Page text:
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Insurance-related provisions of the Code

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There are six sections in the Code that have implications for the insurance industry (see Appendix). Section 3 prohibits discrimination in contracts, which would therefore prohibit discrimination in insurance contracts.

Section 5 prohibits discrimination in employment which would include employee benefit plans that relate to insurance.

Section 10 defines the term "group insurance" as a single contract of life insurance or life and disability insurance which insures a number of persons. The contract is between an insurer and an association, employer or other person.

Section 11 prohibits discrimination resulting from the use of a general rule or condition that, although applied to all individuals, might have an indirect or adverse impact on individuals identified by a prohibited ground.

Finally, there are four insurance-related defences (or exemptions) available to respondents under sections 22 and 25 of the Code. The Board of Inquiry in Thornton[2] accepted that the Code sets out the following hierarchy of defences, each with an increasing number of pre-conditions:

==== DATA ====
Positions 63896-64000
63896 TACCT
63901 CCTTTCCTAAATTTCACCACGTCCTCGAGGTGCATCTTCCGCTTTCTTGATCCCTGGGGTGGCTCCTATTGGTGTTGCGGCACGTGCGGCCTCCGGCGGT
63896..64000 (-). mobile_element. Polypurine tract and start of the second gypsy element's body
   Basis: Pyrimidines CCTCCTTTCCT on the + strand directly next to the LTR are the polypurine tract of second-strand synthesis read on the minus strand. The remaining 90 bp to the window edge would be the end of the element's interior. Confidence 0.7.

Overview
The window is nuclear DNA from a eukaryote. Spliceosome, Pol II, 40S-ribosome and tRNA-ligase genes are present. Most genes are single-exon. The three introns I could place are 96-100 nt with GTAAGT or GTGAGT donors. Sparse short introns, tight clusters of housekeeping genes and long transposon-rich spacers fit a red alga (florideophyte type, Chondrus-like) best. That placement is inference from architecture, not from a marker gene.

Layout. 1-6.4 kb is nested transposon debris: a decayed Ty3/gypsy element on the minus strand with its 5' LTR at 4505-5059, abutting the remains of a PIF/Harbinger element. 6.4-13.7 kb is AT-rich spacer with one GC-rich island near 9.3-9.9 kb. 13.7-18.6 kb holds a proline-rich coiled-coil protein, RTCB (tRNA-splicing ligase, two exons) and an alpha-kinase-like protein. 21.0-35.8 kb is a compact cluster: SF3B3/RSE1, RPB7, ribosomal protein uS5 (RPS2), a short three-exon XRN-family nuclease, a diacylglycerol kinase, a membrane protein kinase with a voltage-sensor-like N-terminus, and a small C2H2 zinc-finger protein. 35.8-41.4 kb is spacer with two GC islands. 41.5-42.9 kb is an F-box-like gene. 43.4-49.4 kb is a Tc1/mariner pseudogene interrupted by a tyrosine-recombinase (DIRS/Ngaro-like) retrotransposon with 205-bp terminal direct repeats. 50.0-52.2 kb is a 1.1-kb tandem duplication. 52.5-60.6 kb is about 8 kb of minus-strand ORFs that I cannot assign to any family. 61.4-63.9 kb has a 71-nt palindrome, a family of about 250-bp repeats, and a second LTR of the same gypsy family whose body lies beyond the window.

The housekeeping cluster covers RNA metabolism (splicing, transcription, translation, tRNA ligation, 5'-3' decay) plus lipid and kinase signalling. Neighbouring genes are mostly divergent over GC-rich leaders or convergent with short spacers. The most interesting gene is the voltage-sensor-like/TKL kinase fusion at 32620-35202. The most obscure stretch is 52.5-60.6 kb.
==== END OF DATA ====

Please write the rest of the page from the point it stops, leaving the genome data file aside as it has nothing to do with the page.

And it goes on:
• Section 25(2) provides that employee pension or group insurance plans based on age, sex, marital status or family status do not offend the Code if they comply with the regulations under the Employment Standards Act.
  • Section 22 provides that automobile; life; accident, sickness or disability insurance; group insurance; or life annuity policies, not part of an employment situation, may make distinctions based on age, sex, marital and family status, or handicap, but these distinctions must be made on reasonable and bona fide grounds.
  • Section 25(3)(b) provides that group insurance plans for employee groups with fewer than 25 members may make distinctions based on disability, provided that the distinction is reasonable and bona fide and made on the ground of a pre-existing handicap.
  • Section 25(3)(a) provides that other employee disability or life insurance contracts may make distinctions based on disability provided the distinction is reasonable and bona fide and based on a pre-existing handicap that substantially increases the risk.

[2]Thornton v. North American Life Assurance Co. (No.5) (1992), 17 C.H.R.R. D481 (Ont. B.O.I)

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